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J Biol Chem. 2000 Aug 11;275(32):24500-5.

Increased AKT activity contributes to prostate cancer progression by dramatically accelerating prostate tumor growth and diminishing p27Kip1 expression.

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  • 1Lilly Research Laboratories, Eli Lilly and Company, Indianapolis, Indiana 46285, USA. graff_jeremy@lilly.com

Abstract

The PTEN tumor suppressor gene is frequently inactivated in human prostate cancers, particularly in more advanced cancers, suggesting that the AKT/protein kinase B (PKB) kinase, which is negatively regulated by PTEN, may be involved in human prostate cancer progression. We now show that AKT activation and activity are markedly increased in androgen-independent, prostate-specific antigen-positive prostate cancer cells (LNAI cells) established from xenograft tumors of the androgen-dependent LNCaP cell line. These LNAI cells show increased expression of integrin-linked kinase, which is putatively responsible for AKT activation/Ser-473 phosphorylation, as well as for increased phosphorylation of the AKT target protein, BAD. Furthermore, expression of the p27(Kip1) cell cycle regulator was diminished in LNAI cells, consistent with the notion that AKT directly inhibits AFX/Forkhead-mediated transcription of p27(Kip1). To assess directly the impact of increased AKT activity on prostate cancer progression, an activated hAKT1 mutant was overexpressed in LNCaP cells, resulting in a 6-fold increase in xenograft tumor growth. Like LNAI cells, these transfectants showed dramatically reduced p27(Kip1) expression. Together, these data implicate increased AKT activity in prostate tumor progression and androgen independence and suggest that diminished p27(Kip1) expression, which has been repeatedly associated with prostate cancer progression, may be a consequence of increased AKT activity.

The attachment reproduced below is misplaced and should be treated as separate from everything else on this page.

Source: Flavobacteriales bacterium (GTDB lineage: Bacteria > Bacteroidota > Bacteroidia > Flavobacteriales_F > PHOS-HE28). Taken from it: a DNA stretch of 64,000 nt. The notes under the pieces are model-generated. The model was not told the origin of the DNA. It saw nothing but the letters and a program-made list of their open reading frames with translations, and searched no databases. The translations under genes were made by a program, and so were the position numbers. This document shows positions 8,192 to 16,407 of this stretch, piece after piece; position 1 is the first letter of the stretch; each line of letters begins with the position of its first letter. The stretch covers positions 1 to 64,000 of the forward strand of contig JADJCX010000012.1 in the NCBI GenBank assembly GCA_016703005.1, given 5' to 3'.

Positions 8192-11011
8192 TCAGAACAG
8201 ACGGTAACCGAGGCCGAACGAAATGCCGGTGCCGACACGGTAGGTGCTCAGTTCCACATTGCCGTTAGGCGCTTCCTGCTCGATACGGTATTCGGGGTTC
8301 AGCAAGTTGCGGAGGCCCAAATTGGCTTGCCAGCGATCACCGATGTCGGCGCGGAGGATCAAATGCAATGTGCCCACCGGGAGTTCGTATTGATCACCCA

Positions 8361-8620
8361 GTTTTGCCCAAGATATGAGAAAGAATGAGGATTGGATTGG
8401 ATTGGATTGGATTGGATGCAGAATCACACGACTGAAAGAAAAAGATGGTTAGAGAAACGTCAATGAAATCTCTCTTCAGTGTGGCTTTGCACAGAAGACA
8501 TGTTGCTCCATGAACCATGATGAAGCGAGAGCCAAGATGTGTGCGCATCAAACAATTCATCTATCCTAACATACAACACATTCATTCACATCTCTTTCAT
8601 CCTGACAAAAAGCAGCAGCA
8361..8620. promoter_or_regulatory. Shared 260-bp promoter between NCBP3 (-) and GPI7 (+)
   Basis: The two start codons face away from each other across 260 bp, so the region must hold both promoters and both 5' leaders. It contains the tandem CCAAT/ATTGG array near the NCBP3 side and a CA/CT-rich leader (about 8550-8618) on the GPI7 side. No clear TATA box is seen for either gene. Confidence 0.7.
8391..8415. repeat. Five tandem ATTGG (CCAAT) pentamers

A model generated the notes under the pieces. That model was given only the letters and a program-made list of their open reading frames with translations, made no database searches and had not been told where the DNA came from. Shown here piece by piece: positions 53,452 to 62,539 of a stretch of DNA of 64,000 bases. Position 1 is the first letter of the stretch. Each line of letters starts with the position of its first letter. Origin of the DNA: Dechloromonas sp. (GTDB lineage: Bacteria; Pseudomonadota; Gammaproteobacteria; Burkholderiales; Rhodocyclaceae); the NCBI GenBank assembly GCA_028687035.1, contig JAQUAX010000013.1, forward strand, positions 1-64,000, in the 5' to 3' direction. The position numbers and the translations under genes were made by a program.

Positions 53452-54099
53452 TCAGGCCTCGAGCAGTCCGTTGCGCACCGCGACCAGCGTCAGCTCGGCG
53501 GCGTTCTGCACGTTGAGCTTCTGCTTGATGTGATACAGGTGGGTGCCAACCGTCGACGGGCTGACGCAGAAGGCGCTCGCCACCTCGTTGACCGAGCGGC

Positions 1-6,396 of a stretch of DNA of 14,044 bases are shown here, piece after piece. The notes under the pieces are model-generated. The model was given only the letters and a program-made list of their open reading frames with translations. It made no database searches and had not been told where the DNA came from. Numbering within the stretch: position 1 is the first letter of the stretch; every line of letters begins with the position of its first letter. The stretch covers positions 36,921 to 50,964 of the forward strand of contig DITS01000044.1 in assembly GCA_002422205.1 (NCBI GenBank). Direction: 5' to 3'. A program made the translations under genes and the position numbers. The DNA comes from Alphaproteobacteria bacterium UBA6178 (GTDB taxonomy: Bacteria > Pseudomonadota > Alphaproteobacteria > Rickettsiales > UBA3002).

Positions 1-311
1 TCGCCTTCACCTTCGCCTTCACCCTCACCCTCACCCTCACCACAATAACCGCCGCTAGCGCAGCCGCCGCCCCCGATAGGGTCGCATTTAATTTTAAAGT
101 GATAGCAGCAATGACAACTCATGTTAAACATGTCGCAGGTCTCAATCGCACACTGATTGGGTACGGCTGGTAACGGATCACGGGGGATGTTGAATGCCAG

PMID:
10827191
[PubMed - indexed for MEDLINE]
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